Blepharospasm is a focal dystonia characterized by involuntary eyelid closure due to overactivity of the orbicularis oculi, the corrugators, and the procerus muscles.1 The primary or idiopathic form, occasionally referred as benign essential blepharospasm, is the most frequent subtype.2 Blepharospasm may also be a manifestation of another underlying organic disorder. Secondary blepharospasm has been reported most commonly in structural brain lesions,3 tardive syndromes due to medication exposure,4 or related to neurodegenerative disorders, in particular Parkinson's disease (PD) and other parkinsonian syndromes.5
Blepharospasm is unlikely to be self-limited and may become a lifelong disabling condition requiring long-term treatment.1 Botulinum toxin (BoNT) injections have become the main treatment for this and other types of focal dystonias6 with a reported success rate of 90%.7 Studies of BoNT outcomes on secondary blepharospasm are scarce, and there is consensus of a less favorable response to BoNT, with reports ranging from 50% to 60% clinical improvement.8, 9 No studies have been conducted comparing outcomes between primary and secondary blepharospasm cohorts. We therefore sought to compare the treatment outcomes with BoNT therapy in primary and secondary blepharospasm and to describe the factors affecting these outcomes.
In the following retrospective study, comparable results regarding duration of benefit and perceived peak-dose benefit were observed in primary vs. secondary blepharospasm cohorts.
A retrospective review of 275 electronic records at the University of Florida Center for Movement Disorders and Neurorestoration (UF-CMDNR) was conducted from the period of July 2011 to June 2014. Daniel Martinez-Ramirez and Juan C. Giugni performed the chart review. The UF Institutional Review Board (IRB) approved the study.
Subjects with a clinical diagnosis of blepharospasm according to the International Classification of Diseases, Ninth Revision, Clinical Modification (ICD-9-CM code 333.81), which was made by specialists trained in movement disorders, and who had received or are currently treated in our BoNT clinic were included. Patients with uncertain diagnosis and those with incomplete data on their electronic records were excluded. The studied population was divided into two groups according to the origin of blepharospasm as a primary or secondary blepharospasm. Causes of secondary blepharospasm included tumors, tardive syndromes, or neurodegenerative disorders, such as PD. Data were gathered in a prospective manner into our IRB database and analyzed retrospectively. Demographic information, BoNT treatment schedules (muscles and units injected) from the first and last (most recent) sessions at the UF-CMDNR, and side effects were obtained from each patient's record, as well as from our IRB-approved database, INFORM-PD.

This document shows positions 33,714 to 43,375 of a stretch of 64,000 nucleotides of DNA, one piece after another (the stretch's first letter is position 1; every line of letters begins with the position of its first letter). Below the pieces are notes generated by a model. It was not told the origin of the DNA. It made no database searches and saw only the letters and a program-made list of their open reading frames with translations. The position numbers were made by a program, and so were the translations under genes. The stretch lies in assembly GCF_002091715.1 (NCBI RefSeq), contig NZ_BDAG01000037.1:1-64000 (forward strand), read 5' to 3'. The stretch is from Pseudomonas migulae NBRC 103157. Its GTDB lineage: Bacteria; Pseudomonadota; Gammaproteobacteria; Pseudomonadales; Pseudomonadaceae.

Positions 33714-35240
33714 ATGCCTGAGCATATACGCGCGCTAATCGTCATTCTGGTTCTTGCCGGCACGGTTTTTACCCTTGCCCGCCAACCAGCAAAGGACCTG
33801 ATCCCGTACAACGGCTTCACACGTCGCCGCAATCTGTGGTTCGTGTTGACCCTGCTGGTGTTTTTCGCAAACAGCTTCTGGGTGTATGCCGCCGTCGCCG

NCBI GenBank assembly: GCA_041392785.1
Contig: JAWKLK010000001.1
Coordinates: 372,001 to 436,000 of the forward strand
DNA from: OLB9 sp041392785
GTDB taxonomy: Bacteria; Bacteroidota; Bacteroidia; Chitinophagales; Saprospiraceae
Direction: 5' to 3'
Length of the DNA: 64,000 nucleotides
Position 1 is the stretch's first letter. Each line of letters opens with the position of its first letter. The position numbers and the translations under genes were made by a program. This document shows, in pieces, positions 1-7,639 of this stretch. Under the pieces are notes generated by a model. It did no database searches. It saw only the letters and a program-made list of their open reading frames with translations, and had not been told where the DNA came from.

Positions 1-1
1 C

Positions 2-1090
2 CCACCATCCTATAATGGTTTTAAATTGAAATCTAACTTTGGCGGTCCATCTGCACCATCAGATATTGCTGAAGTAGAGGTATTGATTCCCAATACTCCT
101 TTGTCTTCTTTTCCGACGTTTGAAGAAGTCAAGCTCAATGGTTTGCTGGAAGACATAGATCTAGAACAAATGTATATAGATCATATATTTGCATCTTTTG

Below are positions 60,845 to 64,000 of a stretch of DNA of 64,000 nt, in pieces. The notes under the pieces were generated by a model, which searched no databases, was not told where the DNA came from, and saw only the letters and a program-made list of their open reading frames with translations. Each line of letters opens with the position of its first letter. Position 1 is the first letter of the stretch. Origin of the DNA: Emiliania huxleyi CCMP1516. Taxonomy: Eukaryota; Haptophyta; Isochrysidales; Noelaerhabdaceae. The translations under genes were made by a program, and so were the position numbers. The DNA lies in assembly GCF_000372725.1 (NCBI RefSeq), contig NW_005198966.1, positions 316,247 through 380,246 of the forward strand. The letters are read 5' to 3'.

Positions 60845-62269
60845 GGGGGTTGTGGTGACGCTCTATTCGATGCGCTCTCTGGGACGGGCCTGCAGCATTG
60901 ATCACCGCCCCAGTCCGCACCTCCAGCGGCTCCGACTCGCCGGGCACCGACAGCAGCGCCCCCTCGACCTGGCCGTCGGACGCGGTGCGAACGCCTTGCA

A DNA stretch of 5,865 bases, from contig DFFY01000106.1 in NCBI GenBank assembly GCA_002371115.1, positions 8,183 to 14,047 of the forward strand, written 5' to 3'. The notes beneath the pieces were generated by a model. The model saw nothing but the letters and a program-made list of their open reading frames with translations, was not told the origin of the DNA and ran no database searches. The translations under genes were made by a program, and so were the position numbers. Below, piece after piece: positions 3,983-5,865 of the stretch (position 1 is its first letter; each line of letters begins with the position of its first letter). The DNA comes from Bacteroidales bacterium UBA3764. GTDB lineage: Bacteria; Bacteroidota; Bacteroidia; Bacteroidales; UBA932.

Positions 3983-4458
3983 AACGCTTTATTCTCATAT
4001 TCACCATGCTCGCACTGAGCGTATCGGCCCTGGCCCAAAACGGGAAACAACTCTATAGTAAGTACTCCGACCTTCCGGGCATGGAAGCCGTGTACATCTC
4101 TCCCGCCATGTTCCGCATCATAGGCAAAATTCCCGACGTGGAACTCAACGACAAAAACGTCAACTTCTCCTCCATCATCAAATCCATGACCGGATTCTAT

Most patients received onabotulinumtoxinA (Botox, Allergan, Irvine, CA). For patients receiving rimabotulinumtoxinB (Myobloc, US World Meds, Louisville, KY; n = 3), an approximate ratio of 52.3:1 was used to calculate total dosages.10 No patients were found to be receiving incobotulinumtoxinA or abobotulinumtoxinA. BoNT was prepared by trained nurses using 1 mL of saline solution for dilution to obtain 10 units in 0.1 mL for onabotulinumtoxinA. Injections were performed by fellowship trained movement disorders specialists experienced in this procedure.
The outcomes of the study were to compare 1) the duration of benefit, 2) the perceived peak-dose benefit, and 3) the side effects from BoNT injections from the first and last injections at UF between primary vs. secondary blepharospasm cohorts. Duration of benefit was ascertained by the following question, “How long did the benefit from the botulinum toxin injections last?”, which was always asked by the clinician performing injections at each subject visit; it was reported in weeks, and was based on an estimate recall. The perceived peak-dose benefit from BoNT was obtained from the Clinical Global Impressions Scale (CGIS) during each subject's visit. The CGIS is a self-reported seven-point scale covering measures that evaluate change after the initiation of treatment. Subjects answer the question, “How would you describe your peak benefit from botulinum toxin injections?” with the following possible answers: 1, very much improved; 2, much improved; 3, minimally improved; 4, no change; 5, minimally worse; 6, much worse; and 7, very much worse.11 Assessment of side effects was performed at each patient's visit. The clinician asked about the following symptoms: bruising, difficulty swallowing, head drop, headache, muscle weakness, drooping of eyelid, or upper respiratory infection.
A χ2 test corrected with an Exact test was used for the following variables: gender, ethnicity, smoker, and muscles injected. Student's t-test was used for age, body mass index (BMI), years since first symptom, years since diagnosis, follow-up duration, dosages, number of injection sites, and side effects. To examine differences in duration of BoNT benefit and CGIS of benefit between primary and secondary blepharospasm, we used the independent samples t-test. p-Values <0.05 were considered statistically significant. A univariate general linear model was used to compare outcomes within the secondary blepharospasm cohort. Bonferroni-corrected p-values for multiple comparisons are shown in Tables 1 and 2. Statistical analyses were performed using commercially available statistical software (SPSS, version 22.0; SPSS, Inc., Chicago, IL).